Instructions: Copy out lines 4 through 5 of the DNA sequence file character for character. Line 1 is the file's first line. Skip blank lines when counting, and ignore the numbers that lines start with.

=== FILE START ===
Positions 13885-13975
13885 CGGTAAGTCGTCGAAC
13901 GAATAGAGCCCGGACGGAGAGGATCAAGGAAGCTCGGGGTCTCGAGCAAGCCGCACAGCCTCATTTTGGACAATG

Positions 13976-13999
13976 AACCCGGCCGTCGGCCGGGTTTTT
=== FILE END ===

Positions 13976-13999
13976 AACCCGGCCGTCGGCCGGGTTTTT